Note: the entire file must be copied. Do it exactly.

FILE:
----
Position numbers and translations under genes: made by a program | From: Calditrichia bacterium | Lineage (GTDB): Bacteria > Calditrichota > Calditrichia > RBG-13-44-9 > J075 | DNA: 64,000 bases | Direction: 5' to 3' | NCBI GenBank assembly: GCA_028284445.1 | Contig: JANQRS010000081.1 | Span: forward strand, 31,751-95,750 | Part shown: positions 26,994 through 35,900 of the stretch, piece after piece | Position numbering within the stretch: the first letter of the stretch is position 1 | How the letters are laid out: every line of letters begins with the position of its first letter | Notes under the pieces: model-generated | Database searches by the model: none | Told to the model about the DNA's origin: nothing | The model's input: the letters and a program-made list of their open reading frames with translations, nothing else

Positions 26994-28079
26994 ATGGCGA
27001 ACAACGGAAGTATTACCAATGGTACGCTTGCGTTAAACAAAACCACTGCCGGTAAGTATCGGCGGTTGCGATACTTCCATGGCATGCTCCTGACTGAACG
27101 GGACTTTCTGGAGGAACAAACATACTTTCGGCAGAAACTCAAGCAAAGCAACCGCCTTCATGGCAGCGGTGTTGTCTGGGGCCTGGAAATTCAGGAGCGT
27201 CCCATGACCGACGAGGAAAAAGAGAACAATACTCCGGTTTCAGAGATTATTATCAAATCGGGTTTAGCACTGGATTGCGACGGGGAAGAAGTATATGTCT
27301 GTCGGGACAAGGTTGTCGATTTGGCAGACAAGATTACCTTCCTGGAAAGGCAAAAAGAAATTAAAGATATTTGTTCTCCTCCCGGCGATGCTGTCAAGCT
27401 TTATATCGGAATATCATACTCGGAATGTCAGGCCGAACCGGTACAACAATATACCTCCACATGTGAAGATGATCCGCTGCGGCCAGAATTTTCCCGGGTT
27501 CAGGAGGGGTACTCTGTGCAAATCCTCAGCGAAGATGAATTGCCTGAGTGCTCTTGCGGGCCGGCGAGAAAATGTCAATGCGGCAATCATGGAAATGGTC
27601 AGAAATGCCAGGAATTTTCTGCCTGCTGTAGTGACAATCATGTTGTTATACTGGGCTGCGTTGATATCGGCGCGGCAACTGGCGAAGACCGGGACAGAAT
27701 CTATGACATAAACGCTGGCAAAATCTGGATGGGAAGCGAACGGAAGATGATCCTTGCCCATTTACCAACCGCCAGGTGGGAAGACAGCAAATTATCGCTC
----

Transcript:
Position numbers and translations under genes: made by a program | From: Calditrichia bacterium | Lineage (GTDB): Bacteria > Calditrichota > Calditrichia > RBG-13-44-9 > J075 | DNA: 64,000 bases | Direction: 5' to 3' | NCBI GenBank assembly: GCA_028284445.1 | Contig: JANQRS010000081.1 | Span: forward strand, 31,751-95,750 | Part shown: positions 26,994 through 35,900 of the stretch, piece after piece | Position numbering within the stretch: the first letter of the stretch is position 1 | How the letters are laid out: every line of letters begins with the position of its first letter | Notes under the pieces: model-generated | Database searches by the model: none | Told to the model about the DNA's origin: nothing | The model's input: the letters and a program-made list of their open reading frames with translations, nothing else

Positions 26994-28079
26994 ATGGCGA
27001 ACAACGGAAGTATTACCAATGGTACGCTTGCGTTAAACAAAACCACTGCCGGTAAGTATCGGCGGTTGCGATACTTCCATGGCATGCTCCTGACTGAACG
27101 GGACTTTCTGGAGGAACAAACATACTTTCGGCAGAAACTCAAGCAAAGCAACCGCCTTCATGGCAGCGGTGTTGTCTGGGGCCTGGAAATTCAGGAGCGT
27201 CCCATGACCGACGAGGAAAAAGAGAACAATACTCCGGTTTCAGAGATTATTATCAAATCGGGTTTAGCACTGGATTGCGACGGGGAAGAAGTATATGTCT
27301 GTCGGGACAAGGTTGTCGATTTGGCAGACAAGATTACCTTCCTGGAAAGGCAAAAAGAAATTAAAGATATTTGTTCTCCTCCCGGCGATGCTGTCAAGCT
27401 TTATATCGGAATATCATACTCGGAATGTCAGGCCGAACCGGTACAACAATATACCTCCACATGTGAAGATGATCCGCTGCGGCCAGAATTTTCCCGGGTT
27501 CAGGAGGGGTACTCTGTGCAAATCCTCAGCGAAGATGAATTGCCTGAGTGCTCTTGCGGGCCGGCGAGAAAATGTCAATGCGGCAATCATGGAAATGGTC
27601 AGAAATGCCAGGAATTTTCTGCCTGCTGTAGTGACAATCATGTTGTTATACTGGGCTGCGTTGATATCGGCGCGGCAACTGGCGAAGACCGGGACAGAAT
27701 CTATGACATAAACGCTGGCAAAATCTGGATGGGAAGCGAACGGAAGATGATCCTTGCCCATTTACCAACCGCCAGGTGGGAAGACAGCAAATTATCGCTC